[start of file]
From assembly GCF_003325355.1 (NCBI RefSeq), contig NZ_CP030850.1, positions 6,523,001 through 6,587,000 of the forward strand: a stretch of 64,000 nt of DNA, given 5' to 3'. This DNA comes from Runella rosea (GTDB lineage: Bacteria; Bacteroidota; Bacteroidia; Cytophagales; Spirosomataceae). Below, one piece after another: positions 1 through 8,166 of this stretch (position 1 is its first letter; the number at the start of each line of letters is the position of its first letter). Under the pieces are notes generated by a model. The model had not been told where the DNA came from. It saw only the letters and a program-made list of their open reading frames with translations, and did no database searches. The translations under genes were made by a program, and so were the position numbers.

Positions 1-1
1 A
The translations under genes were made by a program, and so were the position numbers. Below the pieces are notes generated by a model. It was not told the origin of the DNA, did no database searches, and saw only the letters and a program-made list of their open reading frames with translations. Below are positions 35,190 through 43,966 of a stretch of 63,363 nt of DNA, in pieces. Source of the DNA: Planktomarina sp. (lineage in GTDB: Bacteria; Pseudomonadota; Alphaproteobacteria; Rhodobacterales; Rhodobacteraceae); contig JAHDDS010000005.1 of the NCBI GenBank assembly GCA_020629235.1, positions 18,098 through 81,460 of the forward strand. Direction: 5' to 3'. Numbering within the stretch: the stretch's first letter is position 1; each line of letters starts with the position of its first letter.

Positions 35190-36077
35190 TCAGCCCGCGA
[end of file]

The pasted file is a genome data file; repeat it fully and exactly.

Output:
From assembly GCF_003325355.1 (NCBI RefSeq), contig NZ_CP030850.1, positions 6,523,001 through 6,587,000 of the forward strand: a stretch of 64,000 nt of DNA, given 5' to 3'. This DNA comes from Runella rosea (GTDB lineage: Bacteria; Bacteroidota; Bacteroidia; Cytophagales; Spirosomataceae). Below, one piece after another: positions 1 through 8,166 of this stretch (position 1 is its first letter; the number at the start of each line of letters is the position of its first letter). Under the pieces are notes generated by a model. The model had not been told where the DNA came from. It saw only the letters and a program-made list of their open reading frames with translations, and did no database searches. The translations under genes were made by a program, and so were the position numbers.

Positions 1-1
1 A
The translations under genes were made by a program, and so were the position numbers. Below the pieces are notes generated by a model. It was not told the origin of the DNA, did no database searches, and saw only the letters and a program-made list of their open reading frames with translations. Below are positions 35,190 through 43,966 of a stretch of 63,363 nt of DNA, in pieces. Source of the DNA: Planktomarina sp. (lineage in GTDB: Bacteria; Pseudomonadota; Alphaproteobacteria; Rhodobacterales; Rhodobacteraceae); contig JAHDDS010000005.1 of the NCBI GenBank assembly GCA_020629235.1, positions 18,098 through 81,460 of the forward strand. Direction: 5' to 3'. Numbering within the stretch: the stretch's first letter is position 1; each line of letters starts with the position of its first letter.

Positions 35190-36077
35190 TCAGCCCGCGA